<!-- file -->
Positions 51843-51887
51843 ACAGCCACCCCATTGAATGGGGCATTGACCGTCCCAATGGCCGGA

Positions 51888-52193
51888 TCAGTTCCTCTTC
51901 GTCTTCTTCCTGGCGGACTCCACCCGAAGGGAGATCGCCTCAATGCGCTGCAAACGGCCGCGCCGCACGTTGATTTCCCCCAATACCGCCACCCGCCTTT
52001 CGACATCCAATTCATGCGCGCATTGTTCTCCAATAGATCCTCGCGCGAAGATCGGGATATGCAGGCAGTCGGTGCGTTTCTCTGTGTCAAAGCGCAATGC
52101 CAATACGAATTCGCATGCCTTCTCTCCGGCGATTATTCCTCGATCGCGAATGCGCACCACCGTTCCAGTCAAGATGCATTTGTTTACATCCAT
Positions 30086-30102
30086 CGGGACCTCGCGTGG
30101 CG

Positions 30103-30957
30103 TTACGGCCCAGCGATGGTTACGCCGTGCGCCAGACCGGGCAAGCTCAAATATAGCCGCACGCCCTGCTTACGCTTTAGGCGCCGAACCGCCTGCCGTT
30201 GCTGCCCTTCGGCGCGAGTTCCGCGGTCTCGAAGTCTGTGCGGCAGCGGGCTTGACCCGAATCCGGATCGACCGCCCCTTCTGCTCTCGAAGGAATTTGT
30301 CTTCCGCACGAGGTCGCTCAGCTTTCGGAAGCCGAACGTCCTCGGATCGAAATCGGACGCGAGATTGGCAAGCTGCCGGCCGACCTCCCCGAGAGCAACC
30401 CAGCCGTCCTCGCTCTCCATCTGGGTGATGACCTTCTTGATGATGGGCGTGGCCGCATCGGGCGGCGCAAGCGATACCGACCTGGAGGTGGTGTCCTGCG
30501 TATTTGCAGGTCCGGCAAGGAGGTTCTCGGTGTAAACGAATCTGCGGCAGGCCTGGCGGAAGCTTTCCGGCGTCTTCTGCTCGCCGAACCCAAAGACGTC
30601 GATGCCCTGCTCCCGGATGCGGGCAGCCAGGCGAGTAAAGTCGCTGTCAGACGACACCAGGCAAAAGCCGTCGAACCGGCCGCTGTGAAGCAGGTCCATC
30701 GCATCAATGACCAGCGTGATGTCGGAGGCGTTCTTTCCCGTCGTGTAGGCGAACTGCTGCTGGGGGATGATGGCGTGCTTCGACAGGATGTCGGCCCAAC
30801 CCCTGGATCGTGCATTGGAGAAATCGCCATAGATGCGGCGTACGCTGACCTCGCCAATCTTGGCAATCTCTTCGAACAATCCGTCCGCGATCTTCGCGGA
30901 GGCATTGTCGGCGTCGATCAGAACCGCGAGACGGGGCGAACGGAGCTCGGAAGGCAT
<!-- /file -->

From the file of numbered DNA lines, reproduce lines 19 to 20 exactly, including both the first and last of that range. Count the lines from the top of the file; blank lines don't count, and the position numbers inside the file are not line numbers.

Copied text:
30801 CCCTGGATCGTGCATTGGAGAAATCGCCATAGATGCGGCGTACGCTGACCTCGCCAATCTTGGCAATCTCTTCGAACAATCCGTCCGCGATCTTCGCGGA
30901 GGCATTGTCGGCGTCGATCAGAACCGCGAGACGGGGCGAACGGAGCTCGGAAGGCAT